Comment on Rabindranath Tagore's use of the supernatural in The Lost  Jewels.

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durbanville | High School Teacher | (Level 2) Educator Emeritus

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The short story The Lost Jewels by Rabindranath Tagore tells the tragic story of a man who only has his dreams and their supernatural power which create the anticipation of his wife's return. This gives him hope for the future when he has no real chance of a happy ending to his tale. This supernatural force (his dreams) is presenting Bhusan with an opportunity to take charge of the matter but he fails to learn from it until it is too late.  

Bhusan tirelessly works to please his wife and indulges her every whim but never expects anything in return. Consequently, his wife is selfish and concerned only with her own satisfaction, with a heart like an "ice-box." This story, like all of Tagore's short stories is cautionary and has a timeless element which ensures that a twenty-first century reader from the "psychic" age can gain insight into his own shortcomings whilst at the same time understanding more of the culture surrounding the story's time and place. As both the narrator, who at the end of the story, is revealed as the merchant of whom he is speaking (without revealing his identity to the schoolmaster), and his petulant and fickle wife are from the "primitive" age and are unable to recognize the destructive power of their behavior, neither taking steps to rectify the problem.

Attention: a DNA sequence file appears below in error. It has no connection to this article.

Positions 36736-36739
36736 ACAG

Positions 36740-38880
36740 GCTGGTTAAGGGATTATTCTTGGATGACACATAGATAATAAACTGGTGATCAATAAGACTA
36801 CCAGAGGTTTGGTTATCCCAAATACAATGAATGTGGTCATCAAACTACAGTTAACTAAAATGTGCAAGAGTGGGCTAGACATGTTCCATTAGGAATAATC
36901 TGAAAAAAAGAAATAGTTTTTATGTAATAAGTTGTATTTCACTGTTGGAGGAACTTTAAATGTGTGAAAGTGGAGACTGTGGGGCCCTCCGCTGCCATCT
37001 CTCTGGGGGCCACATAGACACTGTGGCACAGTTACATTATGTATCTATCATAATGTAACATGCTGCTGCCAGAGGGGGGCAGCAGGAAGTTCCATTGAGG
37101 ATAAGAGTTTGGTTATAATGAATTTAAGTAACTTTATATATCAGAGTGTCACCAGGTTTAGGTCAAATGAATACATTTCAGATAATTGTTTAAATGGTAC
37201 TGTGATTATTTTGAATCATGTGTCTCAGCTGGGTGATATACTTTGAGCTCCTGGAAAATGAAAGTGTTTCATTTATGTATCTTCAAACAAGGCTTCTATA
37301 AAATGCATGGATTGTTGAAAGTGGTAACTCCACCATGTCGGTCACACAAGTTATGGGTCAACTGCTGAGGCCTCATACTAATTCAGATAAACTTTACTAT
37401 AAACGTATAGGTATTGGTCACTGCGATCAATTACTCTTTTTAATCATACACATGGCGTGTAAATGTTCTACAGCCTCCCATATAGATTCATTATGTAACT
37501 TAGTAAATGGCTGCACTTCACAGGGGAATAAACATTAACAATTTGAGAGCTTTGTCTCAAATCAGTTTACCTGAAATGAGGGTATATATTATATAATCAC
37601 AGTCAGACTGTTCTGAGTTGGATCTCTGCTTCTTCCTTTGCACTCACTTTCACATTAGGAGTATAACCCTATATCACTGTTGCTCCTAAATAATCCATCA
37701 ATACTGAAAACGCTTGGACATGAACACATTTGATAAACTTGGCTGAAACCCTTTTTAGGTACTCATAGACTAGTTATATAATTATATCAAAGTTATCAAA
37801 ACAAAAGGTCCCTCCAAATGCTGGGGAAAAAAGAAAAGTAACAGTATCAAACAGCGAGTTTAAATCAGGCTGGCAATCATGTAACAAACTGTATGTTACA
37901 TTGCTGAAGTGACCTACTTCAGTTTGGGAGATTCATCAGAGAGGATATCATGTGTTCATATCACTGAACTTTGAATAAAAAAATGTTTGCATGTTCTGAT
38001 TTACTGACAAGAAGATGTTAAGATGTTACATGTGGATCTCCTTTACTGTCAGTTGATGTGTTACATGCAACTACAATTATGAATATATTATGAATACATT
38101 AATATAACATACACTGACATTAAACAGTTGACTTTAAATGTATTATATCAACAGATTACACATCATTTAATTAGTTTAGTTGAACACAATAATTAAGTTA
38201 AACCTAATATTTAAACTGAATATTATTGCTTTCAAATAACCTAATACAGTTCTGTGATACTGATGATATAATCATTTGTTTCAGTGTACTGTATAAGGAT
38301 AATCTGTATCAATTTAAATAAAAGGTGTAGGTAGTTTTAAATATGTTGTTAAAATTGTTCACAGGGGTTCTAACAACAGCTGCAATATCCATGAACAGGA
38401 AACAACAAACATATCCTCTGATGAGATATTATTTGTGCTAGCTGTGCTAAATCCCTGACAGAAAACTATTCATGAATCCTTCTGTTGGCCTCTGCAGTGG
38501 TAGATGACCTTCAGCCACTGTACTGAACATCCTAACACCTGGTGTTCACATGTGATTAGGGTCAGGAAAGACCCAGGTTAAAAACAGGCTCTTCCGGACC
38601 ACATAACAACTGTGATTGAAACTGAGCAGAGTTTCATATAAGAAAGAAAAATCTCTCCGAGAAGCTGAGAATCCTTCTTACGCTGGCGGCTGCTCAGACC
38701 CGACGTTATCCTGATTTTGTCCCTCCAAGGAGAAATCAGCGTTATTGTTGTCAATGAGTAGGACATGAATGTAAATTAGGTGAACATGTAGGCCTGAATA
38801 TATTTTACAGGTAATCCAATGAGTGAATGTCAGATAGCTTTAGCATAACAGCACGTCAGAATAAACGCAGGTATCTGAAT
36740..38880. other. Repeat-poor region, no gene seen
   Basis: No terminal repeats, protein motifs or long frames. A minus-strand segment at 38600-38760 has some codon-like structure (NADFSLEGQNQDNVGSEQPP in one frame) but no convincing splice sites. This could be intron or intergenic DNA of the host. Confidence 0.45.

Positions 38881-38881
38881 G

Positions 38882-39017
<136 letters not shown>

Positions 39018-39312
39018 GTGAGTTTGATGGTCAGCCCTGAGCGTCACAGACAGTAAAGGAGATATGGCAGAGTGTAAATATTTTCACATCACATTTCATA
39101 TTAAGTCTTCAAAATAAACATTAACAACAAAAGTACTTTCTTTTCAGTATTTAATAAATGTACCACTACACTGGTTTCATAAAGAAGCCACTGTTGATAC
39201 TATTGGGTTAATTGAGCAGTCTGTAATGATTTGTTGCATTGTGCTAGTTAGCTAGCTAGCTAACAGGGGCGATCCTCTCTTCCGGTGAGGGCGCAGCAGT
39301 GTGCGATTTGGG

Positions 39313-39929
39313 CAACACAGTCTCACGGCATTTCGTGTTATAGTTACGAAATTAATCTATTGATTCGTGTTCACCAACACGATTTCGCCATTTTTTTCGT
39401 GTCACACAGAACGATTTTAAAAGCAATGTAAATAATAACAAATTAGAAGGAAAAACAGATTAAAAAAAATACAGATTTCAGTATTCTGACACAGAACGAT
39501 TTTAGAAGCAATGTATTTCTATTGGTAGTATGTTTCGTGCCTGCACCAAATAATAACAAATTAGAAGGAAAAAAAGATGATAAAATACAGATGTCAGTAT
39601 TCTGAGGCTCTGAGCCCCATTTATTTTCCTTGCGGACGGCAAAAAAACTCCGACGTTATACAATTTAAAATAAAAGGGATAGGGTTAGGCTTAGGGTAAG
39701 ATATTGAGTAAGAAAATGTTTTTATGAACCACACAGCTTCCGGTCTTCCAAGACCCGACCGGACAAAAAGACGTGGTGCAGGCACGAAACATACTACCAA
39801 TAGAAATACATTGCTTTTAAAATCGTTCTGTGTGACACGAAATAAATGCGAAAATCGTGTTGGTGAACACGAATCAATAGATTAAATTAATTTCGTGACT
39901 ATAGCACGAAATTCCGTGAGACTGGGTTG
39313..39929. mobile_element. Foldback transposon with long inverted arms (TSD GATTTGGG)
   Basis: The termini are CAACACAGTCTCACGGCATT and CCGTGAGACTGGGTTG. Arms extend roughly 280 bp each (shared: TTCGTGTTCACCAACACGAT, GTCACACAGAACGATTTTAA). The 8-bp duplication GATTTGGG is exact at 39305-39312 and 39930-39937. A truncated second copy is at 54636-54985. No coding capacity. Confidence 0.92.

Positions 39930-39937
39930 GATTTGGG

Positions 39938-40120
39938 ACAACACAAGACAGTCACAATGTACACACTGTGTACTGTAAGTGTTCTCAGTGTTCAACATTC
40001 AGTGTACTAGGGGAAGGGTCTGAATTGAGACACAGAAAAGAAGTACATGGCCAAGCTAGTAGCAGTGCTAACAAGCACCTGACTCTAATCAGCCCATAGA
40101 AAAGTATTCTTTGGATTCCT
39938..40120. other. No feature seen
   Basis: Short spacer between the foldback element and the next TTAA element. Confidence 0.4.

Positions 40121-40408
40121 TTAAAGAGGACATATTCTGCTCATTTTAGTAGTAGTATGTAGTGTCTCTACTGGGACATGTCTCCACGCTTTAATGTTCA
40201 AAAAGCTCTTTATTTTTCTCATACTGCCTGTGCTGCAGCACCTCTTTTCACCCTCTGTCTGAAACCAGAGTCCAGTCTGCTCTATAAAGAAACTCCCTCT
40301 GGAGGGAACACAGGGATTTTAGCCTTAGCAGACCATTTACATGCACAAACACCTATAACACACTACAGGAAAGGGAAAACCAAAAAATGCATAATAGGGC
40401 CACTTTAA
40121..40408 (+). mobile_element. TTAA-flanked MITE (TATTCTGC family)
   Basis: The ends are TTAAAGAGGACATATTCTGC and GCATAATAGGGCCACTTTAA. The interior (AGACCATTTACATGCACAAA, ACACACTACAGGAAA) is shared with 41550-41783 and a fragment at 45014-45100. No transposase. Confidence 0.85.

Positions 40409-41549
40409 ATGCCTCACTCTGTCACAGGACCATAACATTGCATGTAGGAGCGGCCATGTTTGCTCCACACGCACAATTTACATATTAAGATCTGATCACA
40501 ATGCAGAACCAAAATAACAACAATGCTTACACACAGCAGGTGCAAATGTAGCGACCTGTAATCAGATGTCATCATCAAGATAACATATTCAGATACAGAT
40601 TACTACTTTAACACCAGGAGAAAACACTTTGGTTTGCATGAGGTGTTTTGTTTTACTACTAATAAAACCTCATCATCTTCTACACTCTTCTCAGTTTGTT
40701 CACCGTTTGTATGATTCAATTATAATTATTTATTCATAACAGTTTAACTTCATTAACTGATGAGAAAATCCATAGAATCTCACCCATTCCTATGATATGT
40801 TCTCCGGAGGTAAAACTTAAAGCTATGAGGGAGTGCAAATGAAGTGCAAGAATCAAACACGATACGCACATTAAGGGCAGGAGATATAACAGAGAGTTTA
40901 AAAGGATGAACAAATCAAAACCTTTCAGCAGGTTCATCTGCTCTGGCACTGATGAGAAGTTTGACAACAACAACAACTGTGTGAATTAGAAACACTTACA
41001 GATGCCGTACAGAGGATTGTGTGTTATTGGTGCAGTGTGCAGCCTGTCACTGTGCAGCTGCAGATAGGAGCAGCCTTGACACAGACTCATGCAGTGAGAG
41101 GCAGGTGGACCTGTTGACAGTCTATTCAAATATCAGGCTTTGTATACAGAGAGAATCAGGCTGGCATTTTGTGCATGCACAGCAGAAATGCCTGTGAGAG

Bhusan's wife leaves their home with the jewels he has given her for fear that he will take them from her to relieve his financial difficulties. These jewels are more precious to her than her husband's love. However, he does expect her to return and when he returns from a trip to secure a loan, he is devastated when she is not there and it is only his extremely powerful dreams which provide any hope of her presence or return. He hears the jingle of her "ornaments" and her footsteps outside the door on various occasions and is ecstatic at what he thinks is her return, only to wake from his dream. When the vision, (a skeleton bedecked in jewels) reveals itself, "his blood froze in his veins." The skeleton transfixes him and he is prepared to follow it into "eternal" sleep, waking just in time to avoid drowning, having been sleep-walking. 

Now he understands the purpose of his dreams; to reveal that he should have been a better husband and more traditional and she should have been a better wife. It takes a supernatural event to make Bhusan aware of his inadequacies and his wife's failure as a wife, whilst at the same time he realizes that although he has changed she has never changed nor will ever change. 

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